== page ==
The book is not finished here. Judith Thomson, Thomas Hurka and Shelly Kagan, have written subtle comments on Kamm's lectures. At the end of the book Kamm tries to respond to commentators as well. Thomson thinks that what Kamm's analysis of the trolley problem lacks is a focus on a moral theory which enables one to explain what features of some killings and lettings die conduce more strongly than others to impermissibility or permissibility. She says that what is needed in order to answer the questions regarding the trolley problem isn't dozens of hypothetical killing and letting die cases but a moral theory (p.128). She also adds that PPH leads one to allow some impermissible cases and so is not acceptable. Consider in the case of Bystander a situation in which if nobody were on the alternative track the trolley will go round in loop and hit the five persons from the rear and kill them but if the trolley hit anyone it will be stopped (Loop case). Thomson argues that if Kamm accepts that the bystander in Bystander may throw the switch then she has to accept that the bystander in Loop may throw the switch, because the bystander may not know or even cannot know that he is the bystander in Bystander or in Loop (p.130). In other words, it seems that knowledge of the bystander about the track that is looped or not is relevant to the fact that whether the innocent workman is a means that causes the five people saved, or not. This counterintuitive implication is what Kamm's PPH commits to.

Hurka in his comments also criticized Kamm's PPH. Consider the case of a munitions factory belongs to ISIS for example, which we have to destroy it by bombing in just war, but nevertheless, some civilians nearby will be killed by our attack. According to Kamm's PPH the permissibility of our bombing depends on how the civilians will be killed. If they'll be killed by the bomb itself the bombing is impermissible while if they be killed by the expulsion of the factory our killing is permissible. Hurka finds this implication very hard to accept because here the way the civilians will be killed seems to be morally insignificant, at least in this case. The main problem of PPH according to Hurka is that it makes an arbitrary distinction between items in a sequence of means like bomb parts and the factory parts (pp.142-146).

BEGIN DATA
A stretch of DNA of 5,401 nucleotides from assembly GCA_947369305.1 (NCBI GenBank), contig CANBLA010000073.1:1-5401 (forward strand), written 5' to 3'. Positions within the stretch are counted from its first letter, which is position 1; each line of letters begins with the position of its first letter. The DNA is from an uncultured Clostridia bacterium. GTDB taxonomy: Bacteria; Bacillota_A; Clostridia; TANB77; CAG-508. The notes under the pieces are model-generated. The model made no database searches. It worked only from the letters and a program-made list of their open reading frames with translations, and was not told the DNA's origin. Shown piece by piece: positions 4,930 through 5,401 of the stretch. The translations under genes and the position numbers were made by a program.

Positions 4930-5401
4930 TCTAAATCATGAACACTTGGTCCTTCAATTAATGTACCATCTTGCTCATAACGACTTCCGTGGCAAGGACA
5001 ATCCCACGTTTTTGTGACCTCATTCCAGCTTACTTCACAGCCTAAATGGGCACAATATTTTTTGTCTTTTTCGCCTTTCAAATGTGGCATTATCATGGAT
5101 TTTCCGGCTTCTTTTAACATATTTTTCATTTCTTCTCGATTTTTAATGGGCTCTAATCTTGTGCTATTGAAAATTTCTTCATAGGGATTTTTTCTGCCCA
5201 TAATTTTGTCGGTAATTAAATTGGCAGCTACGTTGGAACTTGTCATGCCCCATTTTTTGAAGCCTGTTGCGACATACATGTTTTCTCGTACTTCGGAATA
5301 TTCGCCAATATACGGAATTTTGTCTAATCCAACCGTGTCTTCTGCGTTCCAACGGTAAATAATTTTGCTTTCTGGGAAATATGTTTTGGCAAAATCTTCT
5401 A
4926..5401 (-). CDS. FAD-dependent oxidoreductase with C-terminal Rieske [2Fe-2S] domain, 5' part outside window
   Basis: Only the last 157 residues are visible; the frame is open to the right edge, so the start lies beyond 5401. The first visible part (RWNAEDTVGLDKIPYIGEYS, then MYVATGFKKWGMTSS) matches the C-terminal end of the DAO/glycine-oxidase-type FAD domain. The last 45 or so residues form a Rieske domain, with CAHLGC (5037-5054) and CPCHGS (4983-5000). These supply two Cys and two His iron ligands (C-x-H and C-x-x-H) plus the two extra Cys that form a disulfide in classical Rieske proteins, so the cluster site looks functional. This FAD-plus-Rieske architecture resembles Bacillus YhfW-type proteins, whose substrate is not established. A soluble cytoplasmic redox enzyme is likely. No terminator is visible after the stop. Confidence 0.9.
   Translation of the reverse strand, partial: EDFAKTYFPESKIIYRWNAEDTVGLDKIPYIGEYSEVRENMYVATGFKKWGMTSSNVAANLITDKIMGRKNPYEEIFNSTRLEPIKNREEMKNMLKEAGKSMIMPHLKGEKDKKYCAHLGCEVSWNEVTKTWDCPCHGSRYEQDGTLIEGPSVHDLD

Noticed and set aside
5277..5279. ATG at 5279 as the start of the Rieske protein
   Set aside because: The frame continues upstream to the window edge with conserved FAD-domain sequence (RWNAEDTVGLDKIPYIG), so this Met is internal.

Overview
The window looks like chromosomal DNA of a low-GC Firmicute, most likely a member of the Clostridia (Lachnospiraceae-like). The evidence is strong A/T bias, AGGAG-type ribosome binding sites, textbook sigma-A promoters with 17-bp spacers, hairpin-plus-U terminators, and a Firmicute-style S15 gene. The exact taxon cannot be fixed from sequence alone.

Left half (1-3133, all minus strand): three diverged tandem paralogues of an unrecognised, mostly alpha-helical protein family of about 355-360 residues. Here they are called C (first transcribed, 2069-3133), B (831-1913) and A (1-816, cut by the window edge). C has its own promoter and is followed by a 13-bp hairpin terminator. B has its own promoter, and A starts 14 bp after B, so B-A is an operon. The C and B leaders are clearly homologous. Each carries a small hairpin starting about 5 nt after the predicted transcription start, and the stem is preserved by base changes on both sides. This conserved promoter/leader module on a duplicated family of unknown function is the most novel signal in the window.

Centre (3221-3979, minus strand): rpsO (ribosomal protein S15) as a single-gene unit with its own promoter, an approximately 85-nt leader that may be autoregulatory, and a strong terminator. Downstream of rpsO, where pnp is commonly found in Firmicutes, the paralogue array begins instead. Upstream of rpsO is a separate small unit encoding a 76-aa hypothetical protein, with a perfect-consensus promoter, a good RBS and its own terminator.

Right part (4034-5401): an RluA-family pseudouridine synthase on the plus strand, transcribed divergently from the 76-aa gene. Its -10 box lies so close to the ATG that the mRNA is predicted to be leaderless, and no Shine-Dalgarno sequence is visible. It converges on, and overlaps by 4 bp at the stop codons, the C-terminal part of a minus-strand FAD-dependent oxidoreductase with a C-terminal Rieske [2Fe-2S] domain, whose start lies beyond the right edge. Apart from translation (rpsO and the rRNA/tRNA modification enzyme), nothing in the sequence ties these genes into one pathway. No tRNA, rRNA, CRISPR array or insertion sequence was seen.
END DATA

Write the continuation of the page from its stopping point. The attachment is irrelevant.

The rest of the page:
Kagan while appreciates Kamm's efforts to solve the trolley problem, but he also criticizes her for putting some morally insignificant or even irrelevant criterion in her PPH. He says that "when directly consider the difference between the harm being caused by the saving of the many (or its non-causal flip side) and its being caused by a mere means to the saving of the many, it isn't at all obvious—to me, at least—why a difference like that should matter morally" (p.158). In response Kamm may appeal to the distinction between subordination and substitution. In subordination case like the Driver Toppling case, one person is considered as a mere means to save others while in substitution like in Driver case, no such subordination is involved.  Kamm may claim that the subordination/substitution distinction corresponds and matches with causal/non-causal flip side role of the victims in those cases. However the main question remains that why this correspondence is the case, or in other words, why the causal inter-victim relation makes this a case of subordination.  

In response to her commentators Kamm tries to answer these objections and many other objections. And these remarkable exchanges between some leading contributors make this book really invaluable. I suggest reading this book to every graduate student or moral philosopher who wishes to know lots of hypothetical cases in which the trolley problem happens. I think it fair to say that no one has showed so many hypothetical cases in order to solve the trolley problem, but the book with those too many examples seems to me more puzzling than illuminating.

 

 © 2016 Ebrahim Azadegan

  

Ebrahim Azadegan ,Sharif University of Technology


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Metapsychology Online Reviews
ISSN 1931-5716